Discovery had a perfect liftoff at 6:21 EDT, with the glow of sunrise just leaking up over the horizon. As it ascended, it flew into the sunlight, which lit up its contrail against the dark blue sky above. I can't imagine how amazing that would look from inside the orbiter, to look out the window and see the sun coming up over the horizon--not because, as millions of generations of humanity have experienced sunrise, the earth silently rotates beneath it, but because you are leaving the earth behind to the roar of 80 million horsepower beneath you, flying to it.
It's hard to describe how much seeing this meant to me. The shuttle program is, of course, the only manned program NASA has had in my lifetime. I was born in the middle of the shuttle fleet's two-year grounding following the Challenger disaster. It was the lowest of the lows the agency had sunk to since the Apollo program, which no longer existed in my mind as a triumph to be inspired by, but had long since passed into to the realm of history to be studied. And now, the shuttle program is set to pass on as well, but with a much more ignominious legacy.
Its history has been plagued with chronic cost overruns (a single flight costs $1.5 billion, twice as much as originally estimated), delays in turnaround time (each vehicle was originally expected to be able to launch every two weeks, but it actually takes months to refurbish the engines and thermal tiles), and a near absence of commercial activity (private entities and the military reverted to expendable launch vehicles when it became clear the shuttle was not meeting its operational targets). And of course, two vehicles and 14 lives were lost in the Challenger and Columbia disasters. By almost every measure of performance--financial, operational, and safety--the shuttle has failed miserably.
Even more damning, others would argue, is that the overbudget, bureaucratic, pork-barrel monstrosity that the shuttle program grew up to be represents a more fundamental failure of imagination. After a dizzying 10 years where NASA went from an advisory council barely able to send a monkey up a ladder to successfully landing a man on the moon and returning him safely to the earth, the shuttle program was a 40 year period when NASA took its eye off the ball and decided to settle for building a $170 billion taxi running circles around the earth; 40 years lost when we should have been going back to the moon, establishing a lunar colony, and going to Mars.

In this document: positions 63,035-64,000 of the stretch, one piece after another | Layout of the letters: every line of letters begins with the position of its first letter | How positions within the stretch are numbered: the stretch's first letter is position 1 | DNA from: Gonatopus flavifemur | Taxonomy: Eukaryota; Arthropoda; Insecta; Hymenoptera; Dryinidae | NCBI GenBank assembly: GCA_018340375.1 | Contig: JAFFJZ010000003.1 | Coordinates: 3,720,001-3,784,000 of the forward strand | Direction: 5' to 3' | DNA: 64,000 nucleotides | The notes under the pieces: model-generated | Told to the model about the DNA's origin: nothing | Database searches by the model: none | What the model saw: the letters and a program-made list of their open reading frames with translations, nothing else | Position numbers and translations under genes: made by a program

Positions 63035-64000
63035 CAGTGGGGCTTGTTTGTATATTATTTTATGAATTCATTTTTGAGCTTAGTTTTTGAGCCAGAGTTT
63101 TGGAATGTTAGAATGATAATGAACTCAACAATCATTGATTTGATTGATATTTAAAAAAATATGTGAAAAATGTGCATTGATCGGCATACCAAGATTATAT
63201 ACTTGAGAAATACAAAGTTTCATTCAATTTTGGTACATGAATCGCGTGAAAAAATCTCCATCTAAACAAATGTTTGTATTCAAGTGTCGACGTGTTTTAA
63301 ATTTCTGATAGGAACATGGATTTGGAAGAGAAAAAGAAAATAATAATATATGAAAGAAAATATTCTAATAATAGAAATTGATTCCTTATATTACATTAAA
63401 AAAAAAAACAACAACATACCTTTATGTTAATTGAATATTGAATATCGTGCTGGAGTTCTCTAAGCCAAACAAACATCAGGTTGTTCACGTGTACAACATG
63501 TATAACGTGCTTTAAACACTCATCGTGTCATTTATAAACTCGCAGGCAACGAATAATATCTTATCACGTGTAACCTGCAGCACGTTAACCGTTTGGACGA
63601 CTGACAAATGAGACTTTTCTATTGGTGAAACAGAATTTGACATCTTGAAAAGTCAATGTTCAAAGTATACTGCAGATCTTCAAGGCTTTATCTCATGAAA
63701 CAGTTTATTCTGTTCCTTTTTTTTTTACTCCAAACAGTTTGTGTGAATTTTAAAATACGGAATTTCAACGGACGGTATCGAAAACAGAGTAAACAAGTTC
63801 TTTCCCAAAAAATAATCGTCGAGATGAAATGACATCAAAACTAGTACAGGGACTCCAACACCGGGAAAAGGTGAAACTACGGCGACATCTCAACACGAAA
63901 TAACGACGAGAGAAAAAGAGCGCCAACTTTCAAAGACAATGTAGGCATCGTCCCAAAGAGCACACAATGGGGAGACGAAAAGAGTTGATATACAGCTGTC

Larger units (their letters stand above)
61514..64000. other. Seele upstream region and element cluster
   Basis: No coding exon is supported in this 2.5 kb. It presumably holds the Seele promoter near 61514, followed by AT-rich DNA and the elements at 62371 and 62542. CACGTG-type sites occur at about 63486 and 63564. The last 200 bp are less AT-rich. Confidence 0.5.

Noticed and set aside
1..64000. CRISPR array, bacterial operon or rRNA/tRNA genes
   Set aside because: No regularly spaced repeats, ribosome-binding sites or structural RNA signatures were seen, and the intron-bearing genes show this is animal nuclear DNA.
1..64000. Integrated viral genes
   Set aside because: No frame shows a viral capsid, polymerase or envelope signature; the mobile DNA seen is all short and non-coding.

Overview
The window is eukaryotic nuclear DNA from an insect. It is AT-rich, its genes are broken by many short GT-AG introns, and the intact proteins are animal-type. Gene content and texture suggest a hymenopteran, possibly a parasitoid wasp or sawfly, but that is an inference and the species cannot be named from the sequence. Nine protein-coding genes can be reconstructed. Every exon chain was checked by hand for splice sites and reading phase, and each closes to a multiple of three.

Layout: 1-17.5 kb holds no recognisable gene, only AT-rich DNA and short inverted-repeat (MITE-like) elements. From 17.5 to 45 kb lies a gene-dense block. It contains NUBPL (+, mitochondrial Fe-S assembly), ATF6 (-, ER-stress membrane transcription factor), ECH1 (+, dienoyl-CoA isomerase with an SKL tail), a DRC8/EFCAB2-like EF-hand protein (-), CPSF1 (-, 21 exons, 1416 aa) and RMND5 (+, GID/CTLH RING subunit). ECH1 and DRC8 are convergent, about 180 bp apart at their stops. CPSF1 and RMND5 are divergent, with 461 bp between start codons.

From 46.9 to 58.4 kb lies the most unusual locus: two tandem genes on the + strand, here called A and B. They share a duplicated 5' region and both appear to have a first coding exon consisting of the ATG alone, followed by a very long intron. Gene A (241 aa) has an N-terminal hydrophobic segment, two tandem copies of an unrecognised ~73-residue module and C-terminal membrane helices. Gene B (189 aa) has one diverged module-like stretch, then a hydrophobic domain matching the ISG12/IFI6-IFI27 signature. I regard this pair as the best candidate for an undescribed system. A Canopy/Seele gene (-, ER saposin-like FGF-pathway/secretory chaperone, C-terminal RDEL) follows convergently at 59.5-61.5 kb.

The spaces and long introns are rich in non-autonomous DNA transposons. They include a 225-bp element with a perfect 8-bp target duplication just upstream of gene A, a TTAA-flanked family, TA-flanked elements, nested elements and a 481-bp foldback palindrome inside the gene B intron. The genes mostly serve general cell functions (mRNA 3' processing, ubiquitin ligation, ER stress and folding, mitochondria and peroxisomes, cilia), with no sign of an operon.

Perhaps these critics are right. But the decision to build the shuttle was taken long before I was born. I can't second-guess them. It wasn't as if they set out to design a failure. The shuttle was more than just a reusable rocket--the shuttle was the dream of making going to space routine. For my lifetime, and my generation's lifetimes, the shuttle remained our only link to that dream, to everything that lay out there. It's all we had growing up.
Each of the three remaining orbiters are now scheduled to fly one final mission each. Shuttle Atlantis is the first to bow; it's currently being prepared for its final launch, scheduled for Friday. It will deliver spare parts and supplies to the International Space Station. Godspeed, Atlantis, and we thank you.
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Thursday, May 06, 2010 | Posted by Mark Z at 3:55 AM |